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Practical tips about Deposit Protection Schemes

what is a deposit protection scheme

A deposit protection scheme is a government-backed scheme that protects tenants’ deposits. It will ensure that tenants will get back their deposit if they comply with the terms of the tenancy agreement, don’t damage the property and pay the rent and bills.

It’s illegal for a landlord to ask a tenant to pay a deposit of more than 5 weeks’ rent

Types of Deposit Schemes

There are three schemes in England:

All schemes offer two options:

  • the scheme holds the deposit for free – known as a ‘custodial’ scheme
  • the landlord or the agent holds the deposit and pay the scheme to insure it – known as an ‘insured’ scheme.

If a landlord hasn’t told the tenant where or how the deposit is protected, the tenant can check scheme providers’ websites. They’ll need to enter a few details, e.g. postcode, surname and the date they started the tenancy (which will be in the tenancy agreement).

Landlords’ obligations about deposits

A landlord must place all tenants’ deposits in a deposit protection scheme if they rent property under an assured shorthold tenancy, within 30 days of receiving the money.

Also, the landlord or letting agent must provide prescribed information concerning the registration of the deposit within 30 days of receiving the deposit. Click here for full details of the prescribed information.

Although it is possible to delegate these obligations to a letting agent, the landlord remains responsible for this if it is not done. Landlords should set a calendar reminder to follow up with the agent and check it’s done before the 30 days are up.

If landlords use OpenRent’s Rent Now service for £49 (affiliate link), the deposit registration is done automatically by OpenRent. Click here find out more about using online agents to find renters.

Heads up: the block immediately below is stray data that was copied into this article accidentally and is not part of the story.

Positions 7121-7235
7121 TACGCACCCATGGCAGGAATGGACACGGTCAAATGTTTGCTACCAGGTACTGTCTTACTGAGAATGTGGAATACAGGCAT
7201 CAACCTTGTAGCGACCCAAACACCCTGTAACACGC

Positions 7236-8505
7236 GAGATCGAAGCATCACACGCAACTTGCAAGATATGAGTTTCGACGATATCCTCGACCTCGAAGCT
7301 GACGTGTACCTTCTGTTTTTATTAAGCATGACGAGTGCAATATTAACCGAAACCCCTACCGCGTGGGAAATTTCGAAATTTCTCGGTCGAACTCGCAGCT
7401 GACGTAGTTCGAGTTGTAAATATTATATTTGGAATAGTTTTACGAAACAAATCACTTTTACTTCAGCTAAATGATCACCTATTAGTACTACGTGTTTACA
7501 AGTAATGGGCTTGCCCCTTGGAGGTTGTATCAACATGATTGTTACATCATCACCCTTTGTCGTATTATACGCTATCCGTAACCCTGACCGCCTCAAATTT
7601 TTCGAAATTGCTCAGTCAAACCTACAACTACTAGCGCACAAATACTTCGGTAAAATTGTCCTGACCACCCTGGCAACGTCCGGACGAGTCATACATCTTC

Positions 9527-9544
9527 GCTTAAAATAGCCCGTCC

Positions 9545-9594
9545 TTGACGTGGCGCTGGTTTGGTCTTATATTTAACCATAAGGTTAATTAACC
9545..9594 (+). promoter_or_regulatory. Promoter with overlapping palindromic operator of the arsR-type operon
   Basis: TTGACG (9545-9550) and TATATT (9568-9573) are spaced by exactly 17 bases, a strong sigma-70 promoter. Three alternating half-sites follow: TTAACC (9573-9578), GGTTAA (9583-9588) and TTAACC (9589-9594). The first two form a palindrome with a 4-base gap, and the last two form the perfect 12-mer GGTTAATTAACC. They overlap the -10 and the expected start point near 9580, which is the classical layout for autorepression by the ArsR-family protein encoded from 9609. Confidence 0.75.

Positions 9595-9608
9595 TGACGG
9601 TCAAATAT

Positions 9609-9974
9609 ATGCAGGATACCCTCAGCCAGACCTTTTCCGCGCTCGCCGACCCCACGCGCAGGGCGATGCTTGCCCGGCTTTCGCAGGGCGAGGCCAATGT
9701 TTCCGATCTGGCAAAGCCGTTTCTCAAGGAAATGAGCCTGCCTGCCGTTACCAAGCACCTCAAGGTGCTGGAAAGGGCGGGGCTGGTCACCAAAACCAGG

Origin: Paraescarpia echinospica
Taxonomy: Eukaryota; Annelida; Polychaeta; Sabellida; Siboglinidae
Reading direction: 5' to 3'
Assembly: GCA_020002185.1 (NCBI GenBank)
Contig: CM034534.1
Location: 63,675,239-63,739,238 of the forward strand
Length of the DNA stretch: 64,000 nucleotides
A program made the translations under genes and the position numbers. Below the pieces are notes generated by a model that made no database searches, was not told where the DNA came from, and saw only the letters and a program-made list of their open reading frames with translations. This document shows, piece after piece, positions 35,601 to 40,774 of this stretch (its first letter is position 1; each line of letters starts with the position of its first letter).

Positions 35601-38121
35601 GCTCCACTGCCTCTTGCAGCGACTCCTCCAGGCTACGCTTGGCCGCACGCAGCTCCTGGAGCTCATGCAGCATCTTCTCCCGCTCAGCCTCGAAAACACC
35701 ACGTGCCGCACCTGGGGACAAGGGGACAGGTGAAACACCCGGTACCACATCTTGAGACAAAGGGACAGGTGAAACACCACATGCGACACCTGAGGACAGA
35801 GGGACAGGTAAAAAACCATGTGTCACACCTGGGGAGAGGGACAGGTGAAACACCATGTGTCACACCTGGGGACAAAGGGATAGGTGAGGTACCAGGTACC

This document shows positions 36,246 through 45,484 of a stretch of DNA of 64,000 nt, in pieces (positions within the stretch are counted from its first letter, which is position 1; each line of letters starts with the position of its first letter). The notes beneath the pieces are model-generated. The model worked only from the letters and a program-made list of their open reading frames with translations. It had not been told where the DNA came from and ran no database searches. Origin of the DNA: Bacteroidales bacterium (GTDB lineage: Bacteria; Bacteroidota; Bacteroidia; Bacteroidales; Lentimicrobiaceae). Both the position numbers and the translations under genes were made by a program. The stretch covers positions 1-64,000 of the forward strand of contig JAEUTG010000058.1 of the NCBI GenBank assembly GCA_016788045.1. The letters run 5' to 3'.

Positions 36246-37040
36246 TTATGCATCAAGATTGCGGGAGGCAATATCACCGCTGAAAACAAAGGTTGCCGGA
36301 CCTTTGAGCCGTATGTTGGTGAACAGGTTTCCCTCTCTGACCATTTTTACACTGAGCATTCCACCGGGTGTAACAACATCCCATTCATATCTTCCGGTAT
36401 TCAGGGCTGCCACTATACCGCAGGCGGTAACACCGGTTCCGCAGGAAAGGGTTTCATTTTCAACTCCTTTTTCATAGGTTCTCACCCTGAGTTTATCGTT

What if the landlord doesn’t comply with deposit obligations

Failing to register the deposit and provide the prescribed information within the 30 day timescale is serious. It may be due to an oversight on the part of the letting agent or landlord, but the important thing is to fix it.

Firstly, the landlord will usually be unable to provide a valid Section 21 Notice to evict the tenant if they’ve not complied with their obligations. Additionally, the tenant may also apply to court for compensation equivalent to up to three times the value of the deposit.

The only way to rectify this serious breach of the law is to return the deposit to the renters. A landlord could do this when deciding to renew the tenancy for a fixed term, and ask the tenant to give another deposit, which they will then protect properly.

What happens to the deposit at the end of the tenancy?

inventory being undertaken by an inventory clerk

The tenant has the right to get back the deposit at the end of the tenancy. The landlord or letting agent can only take money off if there’s a good reason. Here are some examples of good reasons for a landlord to make deductions from the deposit:

  • The tenant owes rent or hasn’t paid bills.
  • The property is not left in the same condition as at the start of the tenancy. The landlord can deduct reasonable cleaning and redecoration charges.
  • The tenant has damaged the property beyond normal wear and tear. For example, a spill on the carpet or holes on the wall from where they’ve hung a television.
  • Some of the items in the inventory, like the drawers inside the fridge or freezer, are damaged or missing

If the landlord (or letting agent) and the tenant agree on the deductions, the landlord must return the deposit within 10 days of them both agreeing on the amount.

If they don’t agree, the tenant can use the deposit scheme’s alternative dispute resolution (ADR) service to challenge the landlord. In the meantime, the deposit will still be protected in the scheme. Both parties will need to provide evidence, and the decision made about the deposit will be final. The dispute resolution is free and will look at the evidence objectively.

Click here for tips on achieving a smooth end of tenancy check-out, and for why it’s important to have an inventory at the start and end of a tenancy. If the landlord doesn’t do an official inventory, the tenant should take photos when they move in.

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Landlord Essentials: What landlords need to get

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What all new landlords need to know

How to self-manage rental properties

Piles of coins with protective arched hands over them, and the tile What is a Deposit Protection Scheme?
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